decided: September 22, 1975.
COMMONWEALTH TO THE USE OF RUBIN
Appeals from order of Court of Common Pleas of Montgomery County, Nos. 72-12663, 74-4532, and 74-10714, in case of Commonwealth of Pennsylvania to the use of Pearl H. Rubin v. Jack B. Rubin.
LeRoy Comanor and Desmond J. McTighe, for appellant.
William L. O'Hey, Jr., John F. Solomon, Jr., and Henderson, Wetherill, O'Hey & Horsey, for appellee.
Watkins, P. J., Jacobs, Hoffman, Cercone, Price, Van der Voort, and Spaeth, JJ. Opinion by Hoffman, J. Van der Voort, J., concurs in the result.
[ 236 Pa. Super. Page 57]
This appeal arises from proceedings held pursuant to this Court's remand in Commonwealth ex rel. Rubin v. Rubin, 230 Pa. Superior Ct. 591, 326 A.2d 578 (1974), hereafter " Rubin I." The instant appeal involves the interpretation to be given the Order rendered in Rubin I.
On August 25, 1969, appellee filed two actions against appellant: a civil action for Divorce a.m.e.t. (from bed and board), and an action for support. On May 8, 1970, Judge Lowe entered an order directing appellant to pay $1,600 per month for the support of appellee. On April 1, 1971, Judge Lowe entered a Decree in Divorce a.m.e.t., and awarded appellee permanent alimony of $100 per week. Subsequently, appellant filed a petition to terminate
[ 236 Pa. Super. Page 58]
the support order, and appellee entered default judgments for alleged arrearages under the support order. On February 1, 1974, Judge Lowe dismissed appellant's petitions to terminate the support order and to set aside the default judgments. An appeal to this Court was filed on February 21, 1974. We reversed the order of the lower court and remanded with a procedendo. Because of their conflicting views as to the proper interpretation of Rubin I, counsel for both parties again appeared before the lower court, and Judge Lowe filed an Opinion on February 21, 1975. The instant appeal followed.
The issue presented by Rubin I was whether an award of permanent alimony terminates a prior support order. We first stated that the lower court erred in holding that a support order does not preclude a cumulative alimony award: "Consistent with prior law, we hold that the entry of a decree of divorce from bed and board and the award of permanent alimony dissolved the prior support order." 230 Pa. Superior Ct. at 594, 326 A.2d at 580. Thus, we reversed the order of the lower court which validated both the $1600 support order and the $400 alimony award, and remanded with a procedendo. In the instant case, appellant argues that the sentence quoted above amounts to a holding terminating the support order but affirming the alimony award. When taken out of context, the use of the past tense can arguably support a reading that we invalidated the support order. Such an interpretation, however, ignores the remainder of the Opinion and the facts of the case.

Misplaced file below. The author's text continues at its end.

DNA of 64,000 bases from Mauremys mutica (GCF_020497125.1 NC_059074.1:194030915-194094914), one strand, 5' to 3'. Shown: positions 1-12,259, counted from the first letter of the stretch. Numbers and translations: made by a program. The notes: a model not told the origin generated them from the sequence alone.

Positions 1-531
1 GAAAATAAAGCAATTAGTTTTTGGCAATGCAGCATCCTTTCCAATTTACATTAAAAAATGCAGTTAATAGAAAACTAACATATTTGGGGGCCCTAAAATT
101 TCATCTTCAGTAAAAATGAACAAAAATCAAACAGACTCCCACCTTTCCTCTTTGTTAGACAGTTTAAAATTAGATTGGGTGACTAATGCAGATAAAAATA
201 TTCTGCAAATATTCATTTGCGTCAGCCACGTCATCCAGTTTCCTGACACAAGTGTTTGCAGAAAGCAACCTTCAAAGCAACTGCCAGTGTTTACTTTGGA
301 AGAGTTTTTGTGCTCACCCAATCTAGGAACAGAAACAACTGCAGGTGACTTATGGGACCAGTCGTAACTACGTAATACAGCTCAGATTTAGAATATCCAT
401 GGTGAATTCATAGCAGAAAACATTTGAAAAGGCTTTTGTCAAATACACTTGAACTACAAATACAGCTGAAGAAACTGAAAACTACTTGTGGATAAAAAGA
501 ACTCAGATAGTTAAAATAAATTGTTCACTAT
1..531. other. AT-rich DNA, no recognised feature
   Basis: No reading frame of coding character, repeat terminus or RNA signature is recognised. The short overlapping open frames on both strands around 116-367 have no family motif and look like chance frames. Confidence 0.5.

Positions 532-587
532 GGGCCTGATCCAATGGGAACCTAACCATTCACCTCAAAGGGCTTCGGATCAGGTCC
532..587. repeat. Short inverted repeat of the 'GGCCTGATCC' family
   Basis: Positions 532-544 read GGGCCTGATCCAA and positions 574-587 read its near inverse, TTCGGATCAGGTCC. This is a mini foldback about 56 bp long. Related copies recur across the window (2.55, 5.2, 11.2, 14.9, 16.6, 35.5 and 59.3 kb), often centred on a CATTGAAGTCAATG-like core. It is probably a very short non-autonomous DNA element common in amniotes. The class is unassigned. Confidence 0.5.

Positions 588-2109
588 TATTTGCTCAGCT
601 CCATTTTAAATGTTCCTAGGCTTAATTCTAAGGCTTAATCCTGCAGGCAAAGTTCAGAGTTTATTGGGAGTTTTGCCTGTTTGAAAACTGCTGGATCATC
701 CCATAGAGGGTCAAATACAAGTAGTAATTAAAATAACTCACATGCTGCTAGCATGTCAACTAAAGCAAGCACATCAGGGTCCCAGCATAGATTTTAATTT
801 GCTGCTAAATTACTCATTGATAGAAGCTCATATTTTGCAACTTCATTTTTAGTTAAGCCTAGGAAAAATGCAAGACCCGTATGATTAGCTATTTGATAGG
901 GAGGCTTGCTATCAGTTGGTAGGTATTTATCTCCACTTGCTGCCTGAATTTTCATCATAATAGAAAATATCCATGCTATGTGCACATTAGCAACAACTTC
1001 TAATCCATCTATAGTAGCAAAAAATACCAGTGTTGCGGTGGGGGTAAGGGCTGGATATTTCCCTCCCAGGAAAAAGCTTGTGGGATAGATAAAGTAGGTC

First, it was apparent that the trial judge considered the award of alimony as a supplement to the support order. A support order, however, is properly modified only upon proof of "changed circumstances." See Commonwealth ex rel. Kaplan v. Kaplan, 219 Pa. Superior Ct. 163, 280 A.2d 456 (1971). Second, and more important, we stated that the award of alimony had been procedurally
[ 236 Pa. Super. Page 59]
defective. Thus, we held that the pre-existing support order survived the subsequent award of alimony. We adhere to the proposition that a decree of divorce from bed and board coupled with an award of permanent alimony will dissolve a prior support order. That rule of law, however, was inapplicable to Rubin I because, in effect, no valid award of alimony had ever been entered. See Rubin, supra (Van der Voort, J., concurring).
In the instant case, Judge Lowe granted appellant's petitions to strike the default judgments for arrearages on the alimony, but denied the petitions to strike the default judgments entered for support arrearages. This was a proper interpretation of Rubin I. In his opinion, Judge Lowe stated: "In determining which of the two orders was intended to survive The Superior Court's adjudication, help is afforded by the language employed in the remand: 'Since modifications of support order are only permissible where there has been a change of circumstances, we remand the instant case to the court below for an inquiry into the wife's needs and her husband's ability to pay an increased award.' . . . The Court speaks of modifying 'support orders' not 'alimony orders.' Moreover, The Superior Court directs this Court to inquire into changed circumstances to determine if 'an increased award' is in order. If the patently meager alimony award were the operative order, there would be no question regarding the appropriateness of an increase. The Superior Court's earlier acknowledgment that the proposed alimony order was only intended to supplement the original support order suggests that the question on remand will be the propriety of an increase in support."
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